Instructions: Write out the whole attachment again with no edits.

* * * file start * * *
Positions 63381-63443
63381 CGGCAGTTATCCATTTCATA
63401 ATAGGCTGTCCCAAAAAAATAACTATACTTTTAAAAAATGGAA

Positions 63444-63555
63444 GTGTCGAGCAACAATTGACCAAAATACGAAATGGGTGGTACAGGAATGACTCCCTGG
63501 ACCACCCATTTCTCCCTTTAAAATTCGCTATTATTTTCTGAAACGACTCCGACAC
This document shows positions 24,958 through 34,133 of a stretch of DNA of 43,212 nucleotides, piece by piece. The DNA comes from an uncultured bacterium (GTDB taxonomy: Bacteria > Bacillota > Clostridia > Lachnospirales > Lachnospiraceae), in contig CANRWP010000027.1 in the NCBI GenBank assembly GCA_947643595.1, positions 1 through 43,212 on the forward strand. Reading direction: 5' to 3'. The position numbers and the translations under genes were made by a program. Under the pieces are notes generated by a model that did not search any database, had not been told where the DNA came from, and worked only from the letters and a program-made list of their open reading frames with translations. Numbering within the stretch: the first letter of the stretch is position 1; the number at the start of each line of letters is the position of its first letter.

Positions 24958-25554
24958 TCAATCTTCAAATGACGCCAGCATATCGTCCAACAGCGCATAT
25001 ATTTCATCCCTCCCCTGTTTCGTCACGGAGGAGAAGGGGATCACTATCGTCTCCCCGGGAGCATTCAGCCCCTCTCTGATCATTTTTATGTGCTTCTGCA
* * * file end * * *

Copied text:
Positions 63381-63443
63381 CGGCAGTTATCCATTTCATA
63401 ATAGGCTGTCCCAAAAAAATAACTATACTTTTAAAAAATGGAA

Positions 63444-63555
63444 GTGTCGAGCAACAATTGACCAAAATACGAAATGGGTGGTACAGGAATGACTCCCTGG
63501 ACCACCCATTTCTCCCTTTAAAATTCGCTATTATTTTCTGAAACGACTCCGACAC
This document shows positions 24,958 through 34,133 of a stretch of DNA of 43,212 nucleotides, piece by piece. The DNA comes from an uncultured bacterium (GTDB taxonomy: Bacteria > Bacillota > Clostridia > Lachnospirales > Lachnospiraceae), in contig CANRWP010000027.1 in the NCBI GenBank assembly GCA_947643595.1, positions 1 through 43,212 on the forward strand. Reading direction: 5' to 3'. The position numbers and the translations under genes were made by a program. Under the pieces are notes generated by a model that did not search any database, had not been told where the DNA came from, and worked only from the letters and a program-made list of their open reading frames with translations. Numbering within the stretch: the first letter of the stretch is position 1; the number at the start of each line of letters is the position of its first letter.

Positions 24958-25554
24958 TCAATCTTCAAATGACGCCAGCATATCGTCCAACAGCGCATAT
25001 ATTTCATCCCTCCCCTGTTTCGTCACGGAGGAGAAGGGGATCACTATCGTCTCCCCGGGAGCATTCAGCCCCTCTCTGATCATTTTTATGTGCTTCTGCA